If you’ve ever seen your dog winking at you, you’re not alone. Most owners will notice this adorable quirk at some point, which can be as puzzling as it is amusing. Are they trying to communicate? Imitating human behavior? Or do they just have an itchy eye? What does it mean when you see your dog winking?
We’ve scoured the veterinary annuls in search of an answer to this common canine conundrum. To find out why dogs wink—and more—read on.
What Does Winking Mean?
So, what does it mean when a dog winks at you? The answer, dog behaviorists say, is deeply hard-wired.
Dogs aren’t trying to be cute when they wink, but they are giving us, or other animals, a social cue. A dog will typically wink to show that they don’t want to fight you.
This is because, to a dog, prolonged eye contact is a clear cut sign of aggression. Because we humans consider eye contact to be polite (when it’s not too intense, that is), this might seem counter intuitive. To our canine friends, though, the intricacies of eye contact are a universal language.
When a dog winks, it is breaking eye contact—a clear sign that it is not being aggressive. If a dog winks when it first approaches another pooch, the gesture means that they come in peace.
However, if tensions are high, two dogs might stare one another down before the wink occurs. When one dog winks, this means they are backing down, and agreeing to submit to the other’s dominance. Without the wink, the dogs are likely to start fighting.
Dogs can also break eye contact in other ways: by slowly blinking with both eyes, or by briefly casting their gaze downward or in another direction.
All this means that if your dog doesn’t look at you all that often, chances are they are deliberately averting their gaze to show you respect.
To show your dog that you’re friendly too, it’s a good idea to wink or blink right back at them. This can be very reassuring—especially if the dog is a relatively new member of your household.
Related Post: Best Dog Whistles
Copying Their Owners
In most cases, winking is a hard-wired gesture that dogs use to show they’re not aggressive. However some canine experts believe that winking can also be a way to imitate humans—the sincerest form of flattery!
Just like humans, dogs can learn by example, and will often copy the behavior of humans or older dogs in the household. If a dog follows you, sleeps when you sleep, and winks when you wink, it’s a sign that your bond is strong.
Winking, Blinking, and Health Issues
It might sound strange, but excessive blinking and winking can actually be a sign of some health issues in dogs.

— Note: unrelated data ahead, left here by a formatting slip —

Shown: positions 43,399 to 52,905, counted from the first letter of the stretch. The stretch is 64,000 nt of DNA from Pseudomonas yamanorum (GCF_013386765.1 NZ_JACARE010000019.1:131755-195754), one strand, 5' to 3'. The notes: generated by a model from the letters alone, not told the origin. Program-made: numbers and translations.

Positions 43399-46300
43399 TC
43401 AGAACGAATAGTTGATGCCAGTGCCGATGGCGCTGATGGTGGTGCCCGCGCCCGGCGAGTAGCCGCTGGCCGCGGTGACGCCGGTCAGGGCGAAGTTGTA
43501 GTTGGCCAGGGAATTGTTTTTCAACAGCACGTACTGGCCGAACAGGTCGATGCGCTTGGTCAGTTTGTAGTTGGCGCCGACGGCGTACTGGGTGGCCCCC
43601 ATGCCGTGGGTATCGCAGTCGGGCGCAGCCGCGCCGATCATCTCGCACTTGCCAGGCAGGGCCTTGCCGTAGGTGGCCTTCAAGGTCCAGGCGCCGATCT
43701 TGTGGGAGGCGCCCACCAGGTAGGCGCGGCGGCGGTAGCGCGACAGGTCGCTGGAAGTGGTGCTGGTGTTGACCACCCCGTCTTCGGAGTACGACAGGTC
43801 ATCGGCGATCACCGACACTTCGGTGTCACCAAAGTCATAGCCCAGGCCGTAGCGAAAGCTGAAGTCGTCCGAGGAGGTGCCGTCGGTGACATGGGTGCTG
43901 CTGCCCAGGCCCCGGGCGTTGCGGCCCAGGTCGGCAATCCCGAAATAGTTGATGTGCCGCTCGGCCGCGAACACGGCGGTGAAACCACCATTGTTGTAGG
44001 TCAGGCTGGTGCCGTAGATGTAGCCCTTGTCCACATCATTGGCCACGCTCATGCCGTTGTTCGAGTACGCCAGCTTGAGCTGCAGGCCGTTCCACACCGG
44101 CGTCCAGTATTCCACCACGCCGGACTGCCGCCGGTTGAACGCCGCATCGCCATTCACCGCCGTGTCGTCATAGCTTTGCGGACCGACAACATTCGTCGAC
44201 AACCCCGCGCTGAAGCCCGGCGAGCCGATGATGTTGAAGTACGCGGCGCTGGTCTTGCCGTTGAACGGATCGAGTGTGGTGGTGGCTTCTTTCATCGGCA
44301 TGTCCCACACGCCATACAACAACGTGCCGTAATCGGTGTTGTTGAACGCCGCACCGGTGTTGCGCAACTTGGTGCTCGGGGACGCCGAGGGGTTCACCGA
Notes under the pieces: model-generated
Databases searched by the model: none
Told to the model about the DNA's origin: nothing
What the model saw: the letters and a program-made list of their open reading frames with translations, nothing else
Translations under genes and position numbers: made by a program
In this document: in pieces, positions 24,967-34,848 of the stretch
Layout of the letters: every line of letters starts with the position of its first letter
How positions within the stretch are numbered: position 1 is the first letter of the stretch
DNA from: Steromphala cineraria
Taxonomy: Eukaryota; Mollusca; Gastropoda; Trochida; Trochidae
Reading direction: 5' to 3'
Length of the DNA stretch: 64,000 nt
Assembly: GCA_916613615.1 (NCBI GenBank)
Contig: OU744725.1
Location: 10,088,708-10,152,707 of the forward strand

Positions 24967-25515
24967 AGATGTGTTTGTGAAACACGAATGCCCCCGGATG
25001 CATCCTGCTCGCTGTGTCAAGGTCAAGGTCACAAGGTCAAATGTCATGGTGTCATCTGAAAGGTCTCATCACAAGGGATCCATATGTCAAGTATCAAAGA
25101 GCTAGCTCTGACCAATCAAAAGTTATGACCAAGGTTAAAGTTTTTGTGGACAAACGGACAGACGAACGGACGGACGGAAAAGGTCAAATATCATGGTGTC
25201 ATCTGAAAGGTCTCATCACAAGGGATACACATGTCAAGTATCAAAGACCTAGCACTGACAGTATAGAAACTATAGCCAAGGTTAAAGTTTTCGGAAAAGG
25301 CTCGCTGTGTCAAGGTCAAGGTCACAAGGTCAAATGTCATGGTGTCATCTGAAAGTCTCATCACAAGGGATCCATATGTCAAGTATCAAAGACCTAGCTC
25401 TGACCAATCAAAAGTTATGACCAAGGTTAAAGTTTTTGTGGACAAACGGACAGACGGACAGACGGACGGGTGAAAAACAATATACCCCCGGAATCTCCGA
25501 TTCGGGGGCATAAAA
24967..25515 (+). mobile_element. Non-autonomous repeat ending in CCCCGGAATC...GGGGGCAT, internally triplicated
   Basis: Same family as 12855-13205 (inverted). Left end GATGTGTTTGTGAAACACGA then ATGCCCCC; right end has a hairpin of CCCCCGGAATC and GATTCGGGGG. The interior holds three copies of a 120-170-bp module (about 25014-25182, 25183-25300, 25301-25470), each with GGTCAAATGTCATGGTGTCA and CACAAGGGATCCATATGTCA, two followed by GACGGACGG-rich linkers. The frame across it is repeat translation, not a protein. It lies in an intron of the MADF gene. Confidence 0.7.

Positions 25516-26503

The Most Common Issues Are
Entropion is a genetic condition affecting a dog’s eyelid; causing it to invert, or fold inward. This can cause irritation to the eye’s surface, eventually leading to an ulcer or perforation.
One common symptom of entropion is excessive blinking, as your dog attempts to lubricate and clean their irritated eye. Other symptoms include inflammation, pus emissions from the eye, and redness.
Entropion can sometimes be managed with artificial tears to keep the eye lubricated, but surgery may be required. The condition is more common in brachycephalic breeds—those with ‘squashed’ faces like pugs and bulldogs. This is because their short faces place more tension on the inner eye’s ligaments.
- Eye infection
Just like us, dogs are likely to blink more often if they have an irritated eye, and one fairly common source of irritation is an infection.
Along with excessive blinking, eye infection symptoms include redness, a mucous membrane on the eye, and an inflamed cornea (the front of the eye).
Luckily, eye infections are usually simple to treat with antibiotics, or a soothing eye drop to reduce symptoms while the eye heals, if the infection is viral.
Allergies can also cause eye irritation. If your dog is blinking excessively after being exposed to certain stimuli—like grass—they might be allergic.
Other symptoms of allergies in dogs include itching, hives on the skin, vomiting, and swelling, especially of the face. Allergies are typically causes by flea bites, certain types of food, or environmental allergens like dust, or certain household products.
Related Post: Best Organic Dog Food
More on Dogs’ Eyelids